|Druzhba dovol'stvuetsya vozmozhnym, ne trebuya dolzhnogo. - Aristotel'|
Vol. 2, No. 108, Part II, 4 June 1996
NATO EXERCISES IN UKRAINE. Ukrainian Defense Minister Valerii Shmarov, Russian Defense Minister Pavel Grachev, and U.S. Secretary of Defense William Perry attended NATO exercises in Ukraine on 3 June, international agencies reported. The exercises, called Peace Shield '96, are organized within the framework of the Partnership for Peace Program. They are being held at the Yavorsky testing range in Western Ukraine and will bring together for 10 days 1,300 troops from Ukraine, Russia, the U.S., Poland, the Czech Republic, Hungary, Moldova, Bulgaria, Romania, and Slovakia. Perry said NATO no longer threatens any former Warsaw Pact country and enhances European stability. Grachev commented that such exercises help familiarize relations between Partnership for Peace countries, but he was more reserved when asked about NATO expansion and Russia's attitude toward Ukraine's inclusion in the organization. -- Ustina Markus
ESTONIAN SECURITY POLICE ARREST NATIONALIST LEADER. The police on 31 May arrested Tiit Madisson, the head of the Central Union of Nationalists, and accused him of plotting to overthrow the government, BNS reported three days later. Madisson was detained after issuing a leaflet claiming that an underground armed group, called the Liberation Army, was planning to overthrow the government and establish a nationalist military dictatorship. The leaflet accused government officials of being corrupt and some police officials of having ties with drug traffickers. A security police press spokesman expressed doubt about the existence of the Liberation Army and did not deny that Madisson might be subjected to a psychiatric examination. Madisson, 45 years old, was sentenced in 1980 to four years imprisonment and two years exile for anti-Soviet activities. He was a member of the Congress of Estonia and a board member of the Estonian National Independence Party. -- Saulius Girnius
WALESA, CLINTON DISCUSS NATO EXPANSION. Former Polish President Lech Walesa met with U.S. President Bill Clinton on 3 June at the White House to discuss Poland's progress toward political integration with Western European institutions, Polish and international media reported the next day. Walesa and Clinton expressed satisfaction that NATO enlargement remains on track. However, Walesa declined to comment on allegations that Clinton's administration is slowing down NATO enlargement, Rzeczpospolita reported on 4 June. The newspaper quotes Democratic U.S. senators as saying that the decision on new NATO members should not be made until after the Russian elections. Meanwhile, a bill on speeding up NATO expansion is to be presented to the U.S. Congress on 4 June. -- Dagmar Mroziewicz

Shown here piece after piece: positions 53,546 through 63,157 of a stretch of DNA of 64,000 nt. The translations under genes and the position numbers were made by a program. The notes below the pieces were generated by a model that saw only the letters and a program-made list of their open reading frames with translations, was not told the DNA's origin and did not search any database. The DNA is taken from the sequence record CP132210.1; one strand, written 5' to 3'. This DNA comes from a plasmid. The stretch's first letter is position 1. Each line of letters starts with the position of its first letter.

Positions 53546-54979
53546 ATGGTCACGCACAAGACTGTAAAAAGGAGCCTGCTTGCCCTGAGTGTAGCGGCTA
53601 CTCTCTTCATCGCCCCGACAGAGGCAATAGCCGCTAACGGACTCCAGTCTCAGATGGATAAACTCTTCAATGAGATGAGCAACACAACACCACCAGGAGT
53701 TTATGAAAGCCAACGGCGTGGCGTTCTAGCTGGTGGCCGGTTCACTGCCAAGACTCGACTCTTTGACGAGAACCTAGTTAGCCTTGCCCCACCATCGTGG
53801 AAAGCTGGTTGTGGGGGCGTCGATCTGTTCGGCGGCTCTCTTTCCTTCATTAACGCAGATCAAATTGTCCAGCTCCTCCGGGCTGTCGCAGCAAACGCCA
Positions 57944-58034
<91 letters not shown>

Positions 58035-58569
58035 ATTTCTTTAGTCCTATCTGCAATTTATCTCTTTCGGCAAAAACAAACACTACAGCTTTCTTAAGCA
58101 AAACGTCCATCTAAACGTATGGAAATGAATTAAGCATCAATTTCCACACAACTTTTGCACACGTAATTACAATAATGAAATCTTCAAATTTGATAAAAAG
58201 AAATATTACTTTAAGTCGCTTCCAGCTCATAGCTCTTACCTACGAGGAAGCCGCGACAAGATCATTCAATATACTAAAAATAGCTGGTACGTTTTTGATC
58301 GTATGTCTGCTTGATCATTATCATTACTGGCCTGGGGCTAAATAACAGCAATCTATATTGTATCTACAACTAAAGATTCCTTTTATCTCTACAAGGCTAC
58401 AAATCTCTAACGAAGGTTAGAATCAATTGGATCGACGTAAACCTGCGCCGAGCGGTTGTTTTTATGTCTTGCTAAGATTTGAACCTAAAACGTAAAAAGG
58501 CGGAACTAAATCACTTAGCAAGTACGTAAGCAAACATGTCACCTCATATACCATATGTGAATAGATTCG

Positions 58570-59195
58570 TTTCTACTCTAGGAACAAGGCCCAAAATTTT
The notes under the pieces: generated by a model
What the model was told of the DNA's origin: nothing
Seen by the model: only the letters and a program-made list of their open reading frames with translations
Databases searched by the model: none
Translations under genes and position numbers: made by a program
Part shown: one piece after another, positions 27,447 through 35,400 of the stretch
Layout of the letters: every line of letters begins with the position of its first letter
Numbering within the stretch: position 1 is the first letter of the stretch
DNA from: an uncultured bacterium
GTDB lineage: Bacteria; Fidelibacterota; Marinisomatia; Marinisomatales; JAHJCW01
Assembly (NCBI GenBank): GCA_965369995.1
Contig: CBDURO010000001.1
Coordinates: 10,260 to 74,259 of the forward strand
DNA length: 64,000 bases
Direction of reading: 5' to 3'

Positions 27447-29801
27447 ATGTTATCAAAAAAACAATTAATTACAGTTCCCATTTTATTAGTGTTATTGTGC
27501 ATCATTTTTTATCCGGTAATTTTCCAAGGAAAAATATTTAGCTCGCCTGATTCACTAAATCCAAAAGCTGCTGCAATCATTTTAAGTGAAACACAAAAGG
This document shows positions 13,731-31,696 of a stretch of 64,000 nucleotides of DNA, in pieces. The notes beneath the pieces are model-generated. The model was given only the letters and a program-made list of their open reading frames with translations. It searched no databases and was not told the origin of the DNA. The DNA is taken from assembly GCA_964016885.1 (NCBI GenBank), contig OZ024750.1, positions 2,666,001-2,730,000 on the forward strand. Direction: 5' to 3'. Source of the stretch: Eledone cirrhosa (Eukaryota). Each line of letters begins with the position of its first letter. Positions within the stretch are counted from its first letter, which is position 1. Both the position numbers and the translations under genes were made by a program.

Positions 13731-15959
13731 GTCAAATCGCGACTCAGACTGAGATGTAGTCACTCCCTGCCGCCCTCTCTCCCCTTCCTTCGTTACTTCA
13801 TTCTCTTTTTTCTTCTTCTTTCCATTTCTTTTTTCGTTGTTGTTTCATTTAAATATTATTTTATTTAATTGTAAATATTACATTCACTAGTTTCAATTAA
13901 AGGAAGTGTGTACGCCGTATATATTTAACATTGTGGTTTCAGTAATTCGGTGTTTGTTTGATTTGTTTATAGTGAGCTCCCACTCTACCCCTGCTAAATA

CONSTRUCTION RESUMES AT AUSCHWITZ SHOPPING MALL. Construction of a supermarket opposite the former Nazi death camp at Auschwitz was resumed on 3 June, international media reported the next day. Work there was stopped on 2 April after a wave of protests. Janusz Marszalek, the project's main investor, said that the notice period for the local authorities to decide on the fate of the site expired, Gazeta Wyborcza reported on 4 June. AFP reported that 68% of Poles oppose the scheme and 61% believe local authorities should take into account "the historic and symbolic significance" of the area when ruling on this project. Between 1940 and 1943, more than 1 million people, mainly Jews, were murdered by the Nazis in Auschwitz's main camp. -- Dagmar Mroziewicz
CZECH PRESIDENT STARTS TALKS ON FORMING GOVERNMENT. Vaclav Havel on 3 June met with the leaders of the three right-of-center coalition parties and the opposition Social Democrats (CSSD) in an effort to form a new government following the parliamentary elections, Czech media reported. The elections resulted in a stalemate after the coalition parties fell just two seats short of a parliamentary majority (see the OMRI Daily Digest, 3 June 1996). Havel said he thinks the current right-of-center coalition should form a minority government and he will appoint to the prime minister's post the politician who will generate enough "consensus." The CSSD has indicated that it will not accept the current Prime Minister Vaclav Klaus in that post and will attach a number of other conditions to supporting a minority right-of-center government. Both the CSSD and Klaus's Civic Democratic Party have ruled out a grand-coalition. Some Czech politicians have suggested that early elections will have to be held. -- Jiri Pehe
SLOVAK NATIONAL PARTY CASTS DOUBTS ON COALITION. Leaders of the Slovak National Party (SNS) at a weekend meeting sharply criticized the working of the government coalition, of which the SNS is a junior partner, Slovak media reported on 4 June. SNS leader Jan Slota said his party wanted a halt to the privatization of banks and called for a special session of the Slovak National Council to discuss imposing parliamentary control over the privatization process and the secret service --proposals long put forward by the opposition but hitherto opposed by the SNS. Slota hinted that the SNS will cooperate more with the opposition; in an interview with Sme, he said the dominant Movement of a Democratic Slovakia of Prime Minister Vladimir Meciar "should learn to negotiate seriously with its coalition partners." -- Steve Kettle